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ABOUT THE AUTHOR
Robert Lowell
Robert Lowell
Many of Robert Lowell's later works were drawn from personal experience and his collection Life Studies is considered by many to have changed the landscape of modern poetry...
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FURTHER READING
Poems About Daughters
A Little Tooth
by Thomas Lux
A Newborn Girl at Passover
by Nan Cohen
A Prayer for my Daughter
by W. B. Yeats
Achill
by Derek Mahon
Daughters in Poetry
by Eavan Boland
Daughters, 1900
by Marilyn Nelson
For a Daughter Who Leaves
by Janice Mirikitani
Heart's Needle
by W. D. Snodgrass
Interstate Highway
by James Applewhite
Ladders
by Elizabeth Alexander
Morning Song
by Sylvia Plath
My Daughter All Yourn
by Farid Matuk
My Daughter Among the Names
by Farid Matuk
Poems about Daughters
Shoulda Been Jimi Savannah
by Patricia Smith
The Bistro Styx
by Rita Dove
The Pomegranate
by Eavan Boland
The Writer
by Richard Wilbur
Today A Rainstorm Caught Me
by Matt Hart
Waiting for Rain
by Ellen Bass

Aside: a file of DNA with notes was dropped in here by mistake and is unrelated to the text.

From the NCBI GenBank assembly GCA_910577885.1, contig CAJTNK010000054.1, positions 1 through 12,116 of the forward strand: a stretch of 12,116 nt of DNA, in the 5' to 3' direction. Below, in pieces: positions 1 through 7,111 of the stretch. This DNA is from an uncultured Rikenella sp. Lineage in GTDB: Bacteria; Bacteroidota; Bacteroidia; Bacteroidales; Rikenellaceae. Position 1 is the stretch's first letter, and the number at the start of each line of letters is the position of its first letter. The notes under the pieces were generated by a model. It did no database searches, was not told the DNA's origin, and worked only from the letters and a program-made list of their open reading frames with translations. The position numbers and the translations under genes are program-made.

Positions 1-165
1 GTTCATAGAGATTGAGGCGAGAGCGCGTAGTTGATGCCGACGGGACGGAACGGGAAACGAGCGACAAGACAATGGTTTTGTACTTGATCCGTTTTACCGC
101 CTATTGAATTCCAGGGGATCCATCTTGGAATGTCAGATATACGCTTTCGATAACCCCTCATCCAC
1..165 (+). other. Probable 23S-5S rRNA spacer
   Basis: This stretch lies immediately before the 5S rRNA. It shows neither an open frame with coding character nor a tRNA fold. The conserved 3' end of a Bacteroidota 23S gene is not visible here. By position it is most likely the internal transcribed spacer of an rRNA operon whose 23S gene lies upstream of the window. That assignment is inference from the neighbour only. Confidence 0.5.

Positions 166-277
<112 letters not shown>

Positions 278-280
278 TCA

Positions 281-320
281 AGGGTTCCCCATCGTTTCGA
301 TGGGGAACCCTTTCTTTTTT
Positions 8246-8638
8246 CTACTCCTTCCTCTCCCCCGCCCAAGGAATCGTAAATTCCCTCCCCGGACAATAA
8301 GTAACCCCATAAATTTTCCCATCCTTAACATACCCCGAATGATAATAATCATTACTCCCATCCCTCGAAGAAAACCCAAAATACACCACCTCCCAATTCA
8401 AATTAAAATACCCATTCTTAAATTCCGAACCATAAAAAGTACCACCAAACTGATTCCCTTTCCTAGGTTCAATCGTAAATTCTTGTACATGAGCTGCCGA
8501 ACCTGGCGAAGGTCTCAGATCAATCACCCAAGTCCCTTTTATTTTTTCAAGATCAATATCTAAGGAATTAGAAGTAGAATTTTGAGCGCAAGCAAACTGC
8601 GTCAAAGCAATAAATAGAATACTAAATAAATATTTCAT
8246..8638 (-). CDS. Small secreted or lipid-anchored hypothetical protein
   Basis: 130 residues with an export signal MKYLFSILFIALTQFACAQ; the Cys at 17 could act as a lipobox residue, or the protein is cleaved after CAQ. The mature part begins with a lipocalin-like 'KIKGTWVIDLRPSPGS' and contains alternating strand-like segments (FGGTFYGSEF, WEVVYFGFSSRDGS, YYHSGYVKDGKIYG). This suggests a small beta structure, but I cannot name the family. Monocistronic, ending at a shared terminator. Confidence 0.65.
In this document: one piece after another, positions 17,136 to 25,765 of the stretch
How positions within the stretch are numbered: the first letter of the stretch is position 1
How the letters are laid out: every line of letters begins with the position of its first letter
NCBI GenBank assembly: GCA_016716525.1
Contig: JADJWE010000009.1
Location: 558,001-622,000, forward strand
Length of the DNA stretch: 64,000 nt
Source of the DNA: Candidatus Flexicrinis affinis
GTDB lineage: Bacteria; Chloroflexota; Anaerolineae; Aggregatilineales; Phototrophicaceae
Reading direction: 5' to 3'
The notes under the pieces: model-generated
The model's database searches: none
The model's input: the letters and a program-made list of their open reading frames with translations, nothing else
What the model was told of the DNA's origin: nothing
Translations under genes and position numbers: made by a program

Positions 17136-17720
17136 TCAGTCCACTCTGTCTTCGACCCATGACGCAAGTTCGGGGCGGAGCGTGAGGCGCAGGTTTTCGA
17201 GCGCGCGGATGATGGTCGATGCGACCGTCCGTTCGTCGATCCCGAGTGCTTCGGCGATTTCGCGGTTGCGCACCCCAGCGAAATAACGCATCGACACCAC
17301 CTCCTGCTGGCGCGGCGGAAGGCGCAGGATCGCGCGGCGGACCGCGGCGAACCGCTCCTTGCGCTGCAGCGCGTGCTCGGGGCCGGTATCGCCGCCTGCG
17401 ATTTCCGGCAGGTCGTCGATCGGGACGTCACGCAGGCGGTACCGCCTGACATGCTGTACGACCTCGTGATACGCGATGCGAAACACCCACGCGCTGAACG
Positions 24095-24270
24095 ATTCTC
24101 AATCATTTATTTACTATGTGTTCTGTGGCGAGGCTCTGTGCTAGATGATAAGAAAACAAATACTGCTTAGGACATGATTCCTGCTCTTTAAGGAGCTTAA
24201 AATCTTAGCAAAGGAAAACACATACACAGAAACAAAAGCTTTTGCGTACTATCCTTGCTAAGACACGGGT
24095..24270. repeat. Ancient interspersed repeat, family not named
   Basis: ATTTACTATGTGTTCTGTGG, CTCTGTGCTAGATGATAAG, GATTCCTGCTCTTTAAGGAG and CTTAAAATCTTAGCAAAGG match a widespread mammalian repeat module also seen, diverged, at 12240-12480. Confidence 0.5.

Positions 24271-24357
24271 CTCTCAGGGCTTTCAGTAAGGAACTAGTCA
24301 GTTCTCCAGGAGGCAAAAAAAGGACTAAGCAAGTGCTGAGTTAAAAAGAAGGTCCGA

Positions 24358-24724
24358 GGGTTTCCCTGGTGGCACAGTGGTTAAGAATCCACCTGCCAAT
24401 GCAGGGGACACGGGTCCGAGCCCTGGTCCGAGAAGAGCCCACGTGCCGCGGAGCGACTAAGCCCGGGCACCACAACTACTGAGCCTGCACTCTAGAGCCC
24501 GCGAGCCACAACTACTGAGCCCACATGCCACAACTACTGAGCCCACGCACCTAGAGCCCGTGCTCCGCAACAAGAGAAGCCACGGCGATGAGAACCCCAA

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Home After Three Months Away

 
by Robert Lowell

Gone now the baby's nurse,
a lioness who ruled the roost
and made the Mother cry.
She used to tie
gobbets of porkrind in bowknots of gauze--
three months they hung like soggy toast
on our eight foot magnolia tree,
and helped the English sparrows
weather a Boston winter.

Three months, three months! 
Is Richard now himself again?
Dimpled with exaltation,
my daughter holds her levee in the tub.
Our noses rub,
each of us pats a stringy lock of hair--
they tell me nothing's gone.
Though I am forty-one,
not forty now, the time I put away
was child's play.  After thirteen weeks
my child still dabs her cheeks
to start me shaving.  When
we dress her in her sky-blue corduroy,
she changes to a boy,
and floats my shaving brush
and washcloth in the flush. . . .
Dearest I cannot loiter here
in lather like a polar bear.

Recuperating, I neither spin nor toil.
Three stories down below,
a choreman tends our coffin's length of soil,
and seven horizontal tulips blow.
Just twelve months ago,
these flowers were pedigreed
imported Dutchmen; no no one need
distinguish them from weed.
Bushed by the late spring snow,
they cannot meet
another year's snowballing enervation.

I keep no rank nor station.
Cured, I am frizzled, stale and small.






From Selected Poems by Robert Lowell, published by Farrar, Straus & Giroux, Inc. Copyright © 1976, 1977 by Robert Lowell. Used by permission.
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